It was July 2011, and I was in northern Afghanistan with a story to report: the return of the Taliban to a region that had celebrated the Islamists’ defeat in 2001. A translator I had met only a few days earlier was offering to set up an interview with village leaders who were trying to keep out militants who had taken control of nearby towns.
It would be quite a coup, but there was a catch. Afghan police barely patrolled the area. NATO forces had no presence there. To avoid capture, I would have to dress in Afghan clothes, speak only Dari in public, and not tell anyone where I was going. If I did not stay long, I could probably get my story and get out before the militants discovered I was there. Or so I was told.
I would also have to put my faith in people whom I did not know. Could I trust them? Was this piece of the story worth the risk?
This is the kind of delicate calculation reporters in war zones make all the time. James Foley, the freelance journalist whose family in New Hampshire last week reported him missing in Syria after he was kidnapped on Thanksgiving Day, has had to face similar choices. For the past three years, he has reported on conflicts in the Middle East and Afghanistan for Boston-based GlobalPost and other media.
Twice it has not worked out. In 2011 Foley was abducted while reporting in Libya and held for 44 days. The news of his latest capture has raised questions about the risks he took.
Were there precautions he could have taken?
Why put himself in harm’s way a second time?
Why travel, presumably unarmed and unprotected, in Idlib Province, the site of fierce fighting between Syrian government forces and rebel groups of various loyalties, where there are no clear battle lines and, therefore, no truly safe places?
Why even work in the country where at least 28 journalists died on assignment last year, making it the deadliest place in the world for media in 2012?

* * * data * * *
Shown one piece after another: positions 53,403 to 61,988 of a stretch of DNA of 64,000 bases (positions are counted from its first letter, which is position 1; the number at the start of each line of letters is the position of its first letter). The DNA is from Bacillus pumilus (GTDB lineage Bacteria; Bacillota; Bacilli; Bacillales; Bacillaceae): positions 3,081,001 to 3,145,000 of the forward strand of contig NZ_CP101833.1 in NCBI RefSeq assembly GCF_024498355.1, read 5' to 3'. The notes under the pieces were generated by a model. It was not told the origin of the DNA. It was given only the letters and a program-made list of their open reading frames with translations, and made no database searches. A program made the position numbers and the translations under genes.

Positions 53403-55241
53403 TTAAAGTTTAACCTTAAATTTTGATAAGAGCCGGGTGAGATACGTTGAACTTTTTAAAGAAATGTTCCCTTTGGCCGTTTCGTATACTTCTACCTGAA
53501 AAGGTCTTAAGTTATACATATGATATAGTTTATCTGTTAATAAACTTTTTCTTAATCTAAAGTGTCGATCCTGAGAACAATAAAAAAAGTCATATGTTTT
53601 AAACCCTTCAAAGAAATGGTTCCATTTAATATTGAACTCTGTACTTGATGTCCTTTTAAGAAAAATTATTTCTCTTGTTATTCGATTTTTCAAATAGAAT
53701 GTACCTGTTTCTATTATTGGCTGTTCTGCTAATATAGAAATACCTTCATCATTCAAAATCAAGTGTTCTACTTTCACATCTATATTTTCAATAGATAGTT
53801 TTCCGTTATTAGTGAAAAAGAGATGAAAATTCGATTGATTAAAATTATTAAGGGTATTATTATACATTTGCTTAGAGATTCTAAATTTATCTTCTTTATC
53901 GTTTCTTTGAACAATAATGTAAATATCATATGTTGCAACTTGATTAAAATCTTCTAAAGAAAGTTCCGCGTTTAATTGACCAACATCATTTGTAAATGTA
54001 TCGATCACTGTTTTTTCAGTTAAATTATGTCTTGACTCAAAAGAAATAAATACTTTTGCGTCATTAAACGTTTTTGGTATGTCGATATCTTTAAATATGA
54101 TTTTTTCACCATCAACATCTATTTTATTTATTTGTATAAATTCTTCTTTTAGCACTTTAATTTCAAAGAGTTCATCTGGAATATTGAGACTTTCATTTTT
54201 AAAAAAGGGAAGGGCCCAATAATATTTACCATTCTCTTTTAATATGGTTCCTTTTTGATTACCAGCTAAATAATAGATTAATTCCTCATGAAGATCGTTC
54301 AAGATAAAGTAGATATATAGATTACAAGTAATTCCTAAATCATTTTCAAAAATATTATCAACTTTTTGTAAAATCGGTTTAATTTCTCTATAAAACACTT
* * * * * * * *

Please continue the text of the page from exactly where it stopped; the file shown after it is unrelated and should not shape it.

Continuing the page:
These are legitimate questions. And any journalist who has decided the story is worth covering has already answered them.
“The job is just very dangerous, no matter how you approach it, no matter how experienced and well-equipped you are,” said Matt McAllester, a senior editor for Time magazine who has covered conflicts in the Balkans, the Middle East, Afghanistan, and Africa. “And 99 times out of 100 you get away with it without any damage to your person. When that happens you get told you’ve done well and, often, your career progresses. It’s only after the times it goes wrong that anyone mentions mistakes.”
I met McAllester in Baghdad in 2003, just days before the US-led invasion of Iraq. And, as it turns out, just days before we both got in trouble with Saddam Hussein’s regime. I was thrown out of the country for using my satellite phone at the wrong time and place. McAllester was one of several journalists rounded up and held for eight terrifying days in Abu Ghraib prison. Afterward, he was asked if he would have done anything different.
“I did what I did through an endless series of calculations and risk assessments all throughout the month leading up to that period,” McAllester said. “I would do the same today as I did then.”
* * *
In Afghanistan in 2011, I had to consider my translator’s proposal carefully. As a reporter in Chechnya, Afghanistan, and Iraq, I had learned, often through missteps, that the best first step before entering a war zone is to talk to other journalists who have been there.
The trouble was that no journalists had been to this village in Sholgara district in some time. It is in a remote valley in the southern edge of Balkh Province, where there has been little violence compared with other parts of Afghanistan. It mattered to me because I was retracing the route I had taken in 2001 as I reported on the Taliban’s defeat. The story of the militia’s return here was the point of my trip.
Before I arrived in the north, I asked for advice from people who are based in Kabul. One Western aid worker showed me a map of the north, indicated a highway that I would need to use, and said “No one goes here.” He wished me luck and asked me to let him know how it went.